Figure 1: X-ray with lytic expansile lesion

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Figure 2: Tiny vascular spaces lined by endothelial cells (H&E ×40)

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Figure 3: Similar morphology as above (H&E ×400)

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Figure 4: X-ray picture with increase in size of the swelling

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Figure 5: Magnetic resonance imaging showing well defined eccentric mass lesion with septations

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Figure 6: Postop X-ray showing clavicle with Recon plate and screws

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Tumor resection of left clavicle and fibular grafting was done [Figure 6]. The specimen was sent to the pathology lab for histopathological examination.

Grossly, a nodular mass was identified as arising from the clavicle measuring 5 × 4.5 × 4 cm. The cut section showed tiny cystic spaces with hemorrhagic areas. The lesion extended to one of the resected margins [Figure 7]. Microscopically, the fairly circumscribed lesion included vascular channels lined by endothelial cells having plump ovoid vesicular nuclei. No atypia or mitosis was noted. Surrounding stroma showed inflammatory cells such as lymphocytes, plasma cells, and eosinophils. One of the resected margins was involved by the tumor [Figure 8][Figure 9][Figure 10].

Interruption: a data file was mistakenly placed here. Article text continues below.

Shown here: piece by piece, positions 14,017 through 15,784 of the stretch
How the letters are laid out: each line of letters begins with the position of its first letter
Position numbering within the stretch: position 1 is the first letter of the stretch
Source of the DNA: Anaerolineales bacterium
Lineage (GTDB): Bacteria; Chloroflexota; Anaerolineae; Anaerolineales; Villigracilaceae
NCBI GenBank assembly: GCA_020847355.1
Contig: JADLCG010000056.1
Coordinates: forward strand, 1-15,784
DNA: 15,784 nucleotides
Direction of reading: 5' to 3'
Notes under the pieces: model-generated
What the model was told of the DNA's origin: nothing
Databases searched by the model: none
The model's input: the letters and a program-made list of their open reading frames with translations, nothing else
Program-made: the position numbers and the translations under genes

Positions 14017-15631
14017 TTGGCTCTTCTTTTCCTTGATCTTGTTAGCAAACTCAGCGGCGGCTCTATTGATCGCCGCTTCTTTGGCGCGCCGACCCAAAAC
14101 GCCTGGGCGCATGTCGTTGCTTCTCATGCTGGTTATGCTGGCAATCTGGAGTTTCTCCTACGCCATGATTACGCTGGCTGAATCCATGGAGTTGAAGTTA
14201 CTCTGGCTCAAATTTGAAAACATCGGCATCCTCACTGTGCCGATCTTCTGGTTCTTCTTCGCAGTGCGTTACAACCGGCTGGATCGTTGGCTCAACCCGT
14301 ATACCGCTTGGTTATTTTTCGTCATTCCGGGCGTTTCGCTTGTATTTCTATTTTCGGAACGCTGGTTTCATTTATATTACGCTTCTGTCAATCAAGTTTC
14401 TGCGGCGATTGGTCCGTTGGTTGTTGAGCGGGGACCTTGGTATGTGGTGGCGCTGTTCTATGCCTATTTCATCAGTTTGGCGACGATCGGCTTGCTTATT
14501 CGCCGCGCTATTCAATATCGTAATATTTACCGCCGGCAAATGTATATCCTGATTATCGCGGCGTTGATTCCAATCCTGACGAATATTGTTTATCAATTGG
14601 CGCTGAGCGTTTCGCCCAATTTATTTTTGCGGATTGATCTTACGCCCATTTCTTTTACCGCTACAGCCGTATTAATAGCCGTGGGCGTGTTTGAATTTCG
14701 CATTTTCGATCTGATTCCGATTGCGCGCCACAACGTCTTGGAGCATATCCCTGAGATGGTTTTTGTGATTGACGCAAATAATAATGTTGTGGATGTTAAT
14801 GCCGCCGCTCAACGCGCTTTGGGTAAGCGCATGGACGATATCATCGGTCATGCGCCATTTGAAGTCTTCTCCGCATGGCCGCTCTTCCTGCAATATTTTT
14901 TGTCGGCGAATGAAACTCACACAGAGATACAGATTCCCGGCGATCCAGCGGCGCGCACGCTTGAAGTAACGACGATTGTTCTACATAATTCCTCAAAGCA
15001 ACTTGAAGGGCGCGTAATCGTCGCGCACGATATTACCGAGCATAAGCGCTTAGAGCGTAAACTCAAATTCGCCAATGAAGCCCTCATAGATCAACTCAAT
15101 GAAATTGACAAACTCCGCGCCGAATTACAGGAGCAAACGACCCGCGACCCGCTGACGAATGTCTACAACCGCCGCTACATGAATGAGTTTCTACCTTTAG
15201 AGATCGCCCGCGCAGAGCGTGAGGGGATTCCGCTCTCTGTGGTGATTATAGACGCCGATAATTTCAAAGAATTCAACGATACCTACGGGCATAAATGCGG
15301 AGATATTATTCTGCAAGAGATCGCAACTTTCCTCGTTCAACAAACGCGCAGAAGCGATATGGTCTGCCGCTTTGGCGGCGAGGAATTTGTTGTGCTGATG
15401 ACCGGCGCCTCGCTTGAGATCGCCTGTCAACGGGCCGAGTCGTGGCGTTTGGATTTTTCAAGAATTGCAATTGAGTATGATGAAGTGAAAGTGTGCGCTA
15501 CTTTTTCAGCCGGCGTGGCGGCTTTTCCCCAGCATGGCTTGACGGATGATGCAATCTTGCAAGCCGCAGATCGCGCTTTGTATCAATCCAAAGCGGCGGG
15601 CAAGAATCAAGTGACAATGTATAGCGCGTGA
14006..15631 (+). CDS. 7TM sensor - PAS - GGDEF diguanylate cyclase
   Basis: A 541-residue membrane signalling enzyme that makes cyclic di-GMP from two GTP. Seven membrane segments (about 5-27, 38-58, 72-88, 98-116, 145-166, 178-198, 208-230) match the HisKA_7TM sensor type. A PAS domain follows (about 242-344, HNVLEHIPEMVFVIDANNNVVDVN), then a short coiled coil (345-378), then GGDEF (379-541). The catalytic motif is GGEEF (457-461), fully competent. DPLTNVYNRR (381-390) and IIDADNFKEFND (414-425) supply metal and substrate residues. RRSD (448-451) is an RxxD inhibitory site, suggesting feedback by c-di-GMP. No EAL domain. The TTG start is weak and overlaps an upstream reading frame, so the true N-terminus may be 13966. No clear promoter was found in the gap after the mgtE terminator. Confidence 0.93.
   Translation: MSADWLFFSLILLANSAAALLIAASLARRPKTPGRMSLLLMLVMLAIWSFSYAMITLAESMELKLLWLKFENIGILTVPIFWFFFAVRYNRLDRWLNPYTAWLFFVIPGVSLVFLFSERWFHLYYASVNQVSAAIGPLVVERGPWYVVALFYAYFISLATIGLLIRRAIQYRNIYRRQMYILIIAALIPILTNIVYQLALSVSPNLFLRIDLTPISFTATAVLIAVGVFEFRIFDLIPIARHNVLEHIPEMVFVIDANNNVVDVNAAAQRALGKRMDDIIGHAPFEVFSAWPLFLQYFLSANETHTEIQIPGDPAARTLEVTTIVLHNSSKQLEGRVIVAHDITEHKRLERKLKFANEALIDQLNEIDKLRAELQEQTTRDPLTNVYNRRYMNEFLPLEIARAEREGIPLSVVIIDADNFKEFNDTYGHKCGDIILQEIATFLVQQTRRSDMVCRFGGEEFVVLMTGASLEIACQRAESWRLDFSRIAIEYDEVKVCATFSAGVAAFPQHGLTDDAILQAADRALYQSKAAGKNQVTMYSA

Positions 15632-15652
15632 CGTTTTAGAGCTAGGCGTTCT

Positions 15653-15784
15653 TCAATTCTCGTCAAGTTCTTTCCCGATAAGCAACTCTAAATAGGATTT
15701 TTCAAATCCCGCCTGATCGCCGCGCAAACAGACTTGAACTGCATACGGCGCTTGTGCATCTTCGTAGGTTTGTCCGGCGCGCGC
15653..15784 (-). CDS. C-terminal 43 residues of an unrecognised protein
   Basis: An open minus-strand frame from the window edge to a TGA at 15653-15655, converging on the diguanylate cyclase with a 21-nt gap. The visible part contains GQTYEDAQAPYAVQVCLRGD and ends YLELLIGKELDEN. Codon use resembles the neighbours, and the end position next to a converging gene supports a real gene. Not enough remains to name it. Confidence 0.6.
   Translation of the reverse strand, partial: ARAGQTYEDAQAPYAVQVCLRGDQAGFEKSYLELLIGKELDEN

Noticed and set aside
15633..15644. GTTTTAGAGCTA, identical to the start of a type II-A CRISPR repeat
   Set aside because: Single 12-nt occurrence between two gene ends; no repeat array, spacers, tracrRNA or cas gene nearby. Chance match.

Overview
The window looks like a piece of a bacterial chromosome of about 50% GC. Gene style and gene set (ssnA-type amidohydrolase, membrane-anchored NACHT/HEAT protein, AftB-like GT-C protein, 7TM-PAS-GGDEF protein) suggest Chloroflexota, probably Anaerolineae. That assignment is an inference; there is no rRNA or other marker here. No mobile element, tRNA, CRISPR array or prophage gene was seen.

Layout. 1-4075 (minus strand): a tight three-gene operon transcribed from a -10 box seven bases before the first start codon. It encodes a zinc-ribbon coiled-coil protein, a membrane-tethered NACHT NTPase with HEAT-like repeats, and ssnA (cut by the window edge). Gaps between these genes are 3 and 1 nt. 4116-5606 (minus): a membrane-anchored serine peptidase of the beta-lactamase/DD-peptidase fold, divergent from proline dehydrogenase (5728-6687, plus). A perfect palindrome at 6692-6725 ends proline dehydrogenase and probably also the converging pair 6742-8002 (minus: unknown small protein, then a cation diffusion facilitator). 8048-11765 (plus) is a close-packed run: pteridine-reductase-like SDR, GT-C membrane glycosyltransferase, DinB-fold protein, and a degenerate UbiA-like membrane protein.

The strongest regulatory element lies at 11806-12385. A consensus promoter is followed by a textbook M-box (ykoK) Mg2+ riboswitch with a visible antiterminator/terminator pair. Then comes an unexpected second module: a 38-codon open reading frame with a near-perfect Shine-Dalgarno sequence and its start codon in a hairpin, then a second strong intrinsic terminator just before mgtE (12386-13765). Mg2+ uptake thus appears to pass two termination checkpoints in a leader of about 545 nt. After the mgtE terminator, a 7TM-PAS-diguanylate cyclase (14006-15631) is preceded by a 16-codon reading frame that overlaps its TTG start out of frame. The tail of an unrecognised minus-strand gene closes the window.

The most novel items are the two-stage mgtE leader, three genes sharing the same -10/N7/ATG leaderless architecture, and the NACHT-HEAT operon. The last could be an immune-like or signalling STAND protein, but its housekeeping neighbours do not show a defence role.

Figure 7: Gross specimen with cut section showing tiny cystic spaces with haemorrhagic areas

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Figure 8: Epithelioid hemangioma formed of well-formed blood vessels lined by prominent epithelioid endothelial cells (H&E ×40)

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Figure 9: Note the prominent intracytoplasmic vacuoles of some of the cells (H&E ×400)

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Figure 10: Epithelioid hemangioma with prominent inflammatory infiltrate containing numerous eosinophils, scattered lymphocytes and plasma cells (H&E ×400)

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  Discussion Top

EH, previously designated as angiolymphoid hyperplasia with eosinophilia and histiocytoid hemangioma, is a well-recognized distinct clinicopathologic entity. It has been most extensively documented in the skin and subcutis, and it has also been described in bone, colon, heart, breast, eye, penis, and tongue.[4],[5],[6],[7],[8],[9],[10],[11]

The EH of bone usually does not involve medium- or large-sized blood vessels, especially arteries, and it shows a greater degree of histologic variability in comparison to EH of skin and soft tissue. The histologic and cytologic features of EH have been well delineated, and intraosseous tumors have been described as a locally aggressive neoplasm in the World Health Organization (WHO) classification of bone tumors.[2]

Detection of FBJ murine osteosarcoma viral oncogene rearrangement may be a useful diagnostic tool to assist in the often difficult differential diagnosis of vascular tumors of bone. Fusion events lead to truncation of FOS in EH of bone. FISH karyotyping can identify a balanced t(3;14) translocation.[12]